Tony Kierna
Genealogy Coordinator
Schaumburg Township District Library

“What’s New At Ancestry.com January 2016” YouTube Video; You Can View The Video In This Blog Post

Hi Everyone!

ancestry-logoI just did a quick look at YouTube and saw that there is now a January 2016 video posted from Ancestry.com that is titled “What’s New At Ancestry.com January 2016”.

The video is an approximate 29 minute production hosted by Crista Cowan of Ancestry.com who provides the viewers with updates on what new things users of Ancestry.com should be aware of.

Crista also mentions that in addition to the monthly YouTube video she creates describing “new” things at Ancestry.com for a particular month the reader should always check the blog from Ancestry.com that you can access at:

Ancestry.com Blog

Topics covered in this video by Crista are:

  • Upcoming Conferences –  National Genealogical Society Annual Conference, May 2016, at Ft. Lauderdale, FL; Southern California Jamboree, June, 2016, Burbank, CA; IAJGS Conference, August 2016, Seattle, WA; Federation of Genealogy Societies, August 2016, Springfield, IL.
  • Ancestry Blog Post – Navigational updates done to online family trees.
  • Ancestry Blog Post – Visual changes made to online family trees.  Not dramatic but done in response to customer feedback.
  • Additional Records to Existing DatabaseU.S. School Yearbooks, 1880-2012.  About 58,000 new school yearbooks have been added to the collection.  Crista recommends you select the database by itself before searching all the databases.  Then scroll down to browse the collection box.  Here you will be able to see what states have yearbooks, what towns within the states are in the database and finally what schools within the towns are in the database.  This is a way to determine if a school of interest for you is in the database.  You will also be able to see the total number of yearbooks in the collection for the school by year.  Crista also mentioned it is worth looking at the yearbook page by page.  There may be handwritten notes in the book that have not been included in any of the indexing.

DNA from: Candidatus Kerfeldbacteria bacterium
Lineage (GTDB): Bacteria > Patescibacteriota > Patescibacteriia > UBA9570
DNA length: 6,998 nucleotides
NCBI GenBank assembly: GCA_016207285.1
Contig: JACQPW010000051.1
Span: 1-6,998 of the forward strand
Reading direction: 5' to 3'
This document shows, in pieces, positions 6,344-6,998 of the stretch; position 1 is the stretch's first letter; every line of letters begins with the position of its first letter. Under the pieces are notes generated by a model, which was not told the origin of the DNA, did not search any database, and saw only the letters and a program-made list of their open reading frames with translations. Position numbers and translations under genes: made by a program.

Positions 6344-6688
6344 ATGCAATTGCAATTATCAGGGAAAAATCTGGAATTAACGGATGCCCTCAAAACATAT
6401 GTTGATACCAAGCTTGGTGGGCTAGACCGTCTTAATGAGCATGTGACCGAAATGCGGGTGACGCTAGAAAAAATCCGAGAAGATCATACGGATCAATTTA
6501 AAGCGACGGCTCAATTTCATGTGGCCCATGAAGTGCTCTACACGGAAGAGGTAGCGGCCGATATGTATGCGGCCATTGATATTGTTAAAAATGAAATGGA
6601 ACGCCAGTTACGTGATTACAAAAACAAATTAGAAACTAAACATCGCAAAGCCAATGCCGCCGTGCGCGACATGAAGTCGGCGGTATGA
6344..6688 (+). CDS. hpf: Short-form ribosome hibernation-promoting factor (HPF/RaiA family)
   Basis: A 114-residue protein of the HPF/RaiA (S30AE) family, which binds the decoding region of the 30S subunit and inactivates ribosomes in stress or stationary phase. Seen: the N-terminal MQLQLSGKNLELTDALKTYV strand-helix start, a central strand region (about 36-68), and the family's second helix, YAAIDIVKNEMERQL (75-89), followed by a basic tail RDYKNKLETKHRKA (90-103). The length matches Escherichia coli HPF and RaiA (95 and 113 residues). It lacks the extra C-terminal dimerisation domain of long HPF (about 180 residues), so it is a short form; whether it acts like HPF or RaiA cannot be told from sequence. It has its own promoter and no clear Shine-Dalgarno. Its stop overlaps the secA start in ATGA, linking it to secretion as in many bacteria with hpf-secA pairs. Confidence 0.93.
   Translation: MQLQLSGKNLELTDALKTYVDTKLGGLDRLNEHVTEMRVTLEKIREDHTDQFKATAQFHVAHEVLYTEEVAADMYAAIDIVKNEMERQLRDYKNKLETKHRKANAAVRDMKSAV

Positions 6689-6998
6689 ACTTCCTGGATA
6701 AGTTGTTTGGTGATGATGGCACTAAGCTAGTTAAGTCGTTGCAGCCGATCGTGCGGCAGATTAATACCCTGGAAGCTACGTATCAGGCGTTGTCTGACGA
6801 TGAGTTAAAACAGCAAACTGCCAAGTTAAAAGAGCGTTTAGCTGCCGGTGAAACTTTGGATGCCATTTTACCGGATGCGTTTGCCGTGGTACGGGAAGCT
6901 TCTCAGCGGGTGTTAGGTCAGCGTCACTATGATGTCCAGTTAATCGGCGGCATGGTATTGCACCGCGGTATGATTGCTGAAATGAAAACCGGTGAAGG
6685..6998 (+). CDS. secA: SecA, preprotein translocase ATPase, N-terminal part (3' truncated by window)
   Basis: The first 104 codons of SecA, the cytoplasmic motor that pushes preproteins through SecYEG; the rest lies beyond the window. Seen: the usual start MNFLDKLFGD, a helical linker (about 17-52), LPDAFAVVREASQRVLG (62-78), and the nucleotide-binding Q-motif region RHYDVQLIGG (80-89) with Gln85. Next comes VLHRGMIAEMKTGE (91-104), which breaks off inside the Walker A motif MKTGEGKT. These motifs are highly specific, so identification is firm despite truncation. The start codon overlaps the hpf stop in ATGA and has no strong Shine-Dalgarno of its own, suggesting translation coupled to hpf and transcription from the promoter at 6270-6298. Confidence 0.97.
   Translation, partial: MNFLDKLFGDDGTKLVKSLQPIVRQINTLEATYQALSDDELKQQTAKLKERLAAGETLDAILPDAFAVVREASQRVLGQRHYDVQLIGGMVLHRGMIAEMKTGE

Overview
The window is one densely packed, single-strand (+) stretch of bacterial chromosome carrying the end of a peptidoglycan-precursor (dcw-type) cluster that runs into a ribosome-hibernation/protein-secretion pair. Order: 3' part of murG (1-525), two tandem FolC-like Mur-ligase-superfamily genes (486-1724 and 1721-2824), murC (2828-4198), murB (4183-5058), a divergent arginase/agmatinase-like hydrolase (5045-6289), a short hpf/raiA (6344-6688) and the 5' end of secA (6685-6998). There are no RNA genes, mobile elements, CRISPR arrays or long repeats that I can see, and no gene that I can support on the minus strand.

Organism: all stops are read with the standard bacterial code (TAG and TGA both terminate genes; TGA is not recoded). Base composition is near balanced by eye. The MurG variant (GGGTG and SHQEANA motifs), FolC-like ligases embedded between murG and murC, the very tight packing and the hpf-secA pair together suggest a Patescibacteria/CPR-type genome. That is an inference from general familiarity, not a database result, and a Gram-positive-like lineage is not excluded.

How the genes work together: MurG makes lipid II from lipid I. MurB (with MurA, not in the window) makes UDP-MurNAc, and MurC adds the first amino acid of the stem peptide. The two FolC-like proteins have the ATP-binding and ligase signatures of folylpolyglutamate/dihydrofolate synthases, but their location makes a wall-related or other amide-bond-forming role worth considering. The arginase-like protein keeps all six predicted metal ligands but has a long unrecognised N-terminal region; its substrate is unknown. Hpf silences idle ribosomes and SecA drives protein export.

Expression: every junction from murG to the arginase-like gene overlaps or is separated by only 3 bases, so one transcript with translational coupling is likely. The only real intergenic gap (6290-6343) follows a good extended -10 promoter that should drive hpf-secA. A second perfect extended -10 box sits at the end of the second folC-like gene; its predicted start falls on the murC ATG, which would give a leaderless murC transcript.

• New Databases – Many new Germany databases have been added to the collection.  These databases are based on specific geographic town locations.  It can be very difficult for you to meaningfully use these individually if you do not have a town location for your ancestors.  About 23 databases added.  Some have birth, marriage and death records in one file.  Some may just have births or marriages or deaths or combinations.  Looks to be about 60 million records.
  • New Databases – Indiana Marriages Index, 1993-2015.  Searchable but no images.  Web-based so you will leave Ancestry to access the data outside of the index.  About 1.9 million records.
  • New Databases – Victoria. Australia Outbound Passenger Lists. 1852-1915.  Contains about 1.8 million records.  Searchable database from data outside of Ancestry.  No images.  Index leads you to text record.  You can leave Ancestry and go to site where indexed record was obtained to see image of record.
  • New Databases – Alabama, Episcopal Church Registers, 1832-1972.  About 14,000 records.  Data is searchable and will lead you to text record.  You can leave Ancestry and go to site where indexed record was obtained to see image of record.
  • New Databases – Pennsylvania, Chester County, Poor School Children, 1810-1841.  About 63,000 records.  Data is searchable and will lead you to text record.  You can leave Ancestry and go to site where indexed record was obtained to see image of record.
  • Tip From Crista – A particular database may have no connection to your research but you may still benefit from knowing about it.  As an example, there may be an Australian Outbound Passenger List database.  You may not have an Australian connection, but discovering that Outbound passenger records exists may allow you to consider to see if such records exist for the country associated with your ancestor.
  • Research Reminders #1 – Read the complete database descriptions for the newly added material to know what is contained and what is NOT contained.  Don’t just search!
  • Research Reminder #2 – Understand the records you are looking at when you are searching a newly added database.  Knowing what is there will help you create better search terms for better results.  Just create a “test” input search to see the results.
  • Crista spent a good time on this video noting that it is important to consider “browsing” records rather than always searching indexed databases.  Browsing databases are those that have not yet been indexed.  You cannot search these but the data as images is available for you to look through.  The data is generally subdivided into manageable viewing components.  Think of it as viewing a microfilm online.  Look at an individual database via the “Card Catalog” and look to see if it has a “Browse Box” that allows you to look at the data but not be able yet to search it.  The “browse box” implies the data is not yet indexed for direct searching.

You can view this video directly here:

Crista does an excellent job of sharing what is new at Ancestry.com that can make your use of the product even more effective and beneficial with your family history research.  She shows you via her computer screen what to look for at the Ancestry.com site.